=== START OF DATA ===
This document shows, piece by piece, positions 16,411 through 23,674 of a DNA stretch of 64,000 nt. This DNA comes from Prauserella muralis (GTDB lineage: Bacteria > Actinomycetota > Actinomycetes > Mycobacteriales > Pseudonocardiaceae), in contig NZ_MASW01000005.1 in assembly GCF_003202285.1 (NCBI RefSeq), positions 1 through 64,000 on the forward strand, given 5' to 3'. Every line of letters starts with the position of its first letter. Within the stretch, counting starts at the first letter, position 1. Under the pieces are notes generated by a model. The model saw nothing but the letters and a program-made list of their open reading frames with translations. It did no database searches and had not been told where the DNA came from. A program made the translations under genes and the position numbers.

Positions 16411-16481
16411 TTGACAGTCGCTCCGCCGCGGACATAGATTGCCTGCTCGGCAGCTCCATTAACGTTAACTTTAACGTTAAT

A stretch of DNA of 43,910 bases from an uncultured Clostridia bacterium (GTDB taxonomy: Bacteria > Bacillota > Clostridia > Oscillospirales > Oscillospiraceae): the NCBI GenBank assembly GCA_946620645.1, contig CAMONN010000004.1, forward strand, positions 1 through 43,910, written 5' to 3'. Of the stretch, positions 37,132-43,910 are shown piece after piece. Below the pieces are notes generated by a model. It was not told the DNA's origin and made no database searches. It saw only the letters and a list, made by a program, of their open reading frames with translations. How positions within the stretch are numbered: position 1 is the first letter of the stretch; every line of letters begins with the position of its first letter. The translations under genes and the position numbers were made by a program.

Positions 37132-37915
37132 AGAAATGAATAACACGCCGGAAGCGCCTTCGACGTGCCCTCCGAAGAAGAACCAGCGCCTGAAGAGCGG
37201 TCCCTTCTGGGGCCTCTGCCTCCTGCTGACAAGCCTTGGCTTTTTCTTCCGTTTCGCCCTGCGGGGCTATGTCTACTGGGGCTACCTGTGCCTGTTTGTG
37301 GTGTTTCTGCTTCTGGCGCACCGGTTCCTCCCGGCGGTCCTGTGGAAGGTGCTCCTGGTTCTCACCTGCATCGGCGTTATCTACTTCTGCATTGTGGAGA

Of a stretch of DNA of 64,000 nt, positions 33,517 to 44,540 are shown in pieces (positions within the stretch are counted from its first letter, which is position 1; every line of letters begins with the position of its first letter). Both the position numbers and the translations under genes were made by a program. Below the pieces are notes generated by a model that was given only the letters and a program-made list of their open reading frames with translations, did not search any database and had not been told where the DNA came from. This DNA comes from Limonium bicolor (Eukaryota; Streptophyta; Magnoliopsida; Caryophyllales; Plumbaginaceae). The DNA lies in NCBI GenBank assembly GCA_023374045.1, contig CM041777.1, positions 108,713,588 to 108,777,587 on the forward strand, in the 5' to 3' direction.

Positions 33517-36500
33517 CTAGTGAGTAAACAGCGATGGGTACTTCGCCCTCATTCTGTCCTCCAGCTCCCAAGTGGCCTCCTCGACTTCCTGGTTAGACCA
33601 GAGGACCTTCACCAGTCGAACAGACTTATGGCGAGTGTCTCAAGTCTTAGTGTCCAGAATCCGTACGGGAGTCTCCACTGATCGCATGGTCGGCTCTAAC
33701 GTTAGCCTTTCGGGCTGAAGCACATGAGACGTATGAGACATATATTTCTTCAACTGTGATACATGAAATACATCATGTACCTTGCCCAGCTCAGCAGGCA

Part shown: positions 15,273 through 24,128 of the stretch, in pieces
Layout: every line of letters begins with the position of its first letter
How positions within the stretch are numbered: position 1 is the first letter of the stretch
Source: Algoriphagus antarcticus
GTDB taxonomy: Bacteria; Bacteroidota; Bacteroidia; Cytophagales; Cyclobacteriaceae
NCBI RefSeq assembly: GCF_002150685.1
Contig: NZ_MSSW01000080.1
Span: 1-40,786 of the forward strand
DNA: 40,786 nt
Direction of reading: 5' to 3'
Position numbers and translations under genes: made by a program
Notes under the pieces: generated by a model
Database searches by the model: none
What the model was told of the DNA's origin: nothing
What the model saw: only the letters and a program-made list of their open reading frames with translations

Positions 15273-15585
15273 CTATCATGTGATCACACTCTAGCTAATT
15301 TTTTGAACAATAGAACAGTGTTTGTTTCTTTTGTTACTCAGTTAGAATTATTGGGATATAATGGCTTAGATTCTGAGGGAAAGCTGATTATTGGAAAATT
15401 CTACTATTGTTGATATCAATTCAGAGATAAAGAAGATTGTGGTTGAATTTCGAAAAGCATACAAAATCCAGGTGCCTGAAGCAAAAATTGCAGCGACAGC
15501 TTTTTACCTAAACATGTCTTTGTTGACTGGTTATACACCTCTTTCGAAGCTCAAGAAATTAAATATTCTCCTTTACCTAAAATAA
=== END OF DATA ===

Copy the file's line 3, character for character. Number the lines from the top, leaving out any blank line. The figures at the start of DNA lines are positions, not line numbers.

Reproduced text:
16411 TTGACAGTCGCTCCGCCGCGGACATAGATTGCCTGCTCGGCAGCTCCATTAACGTTAACTTTAACGTTAAT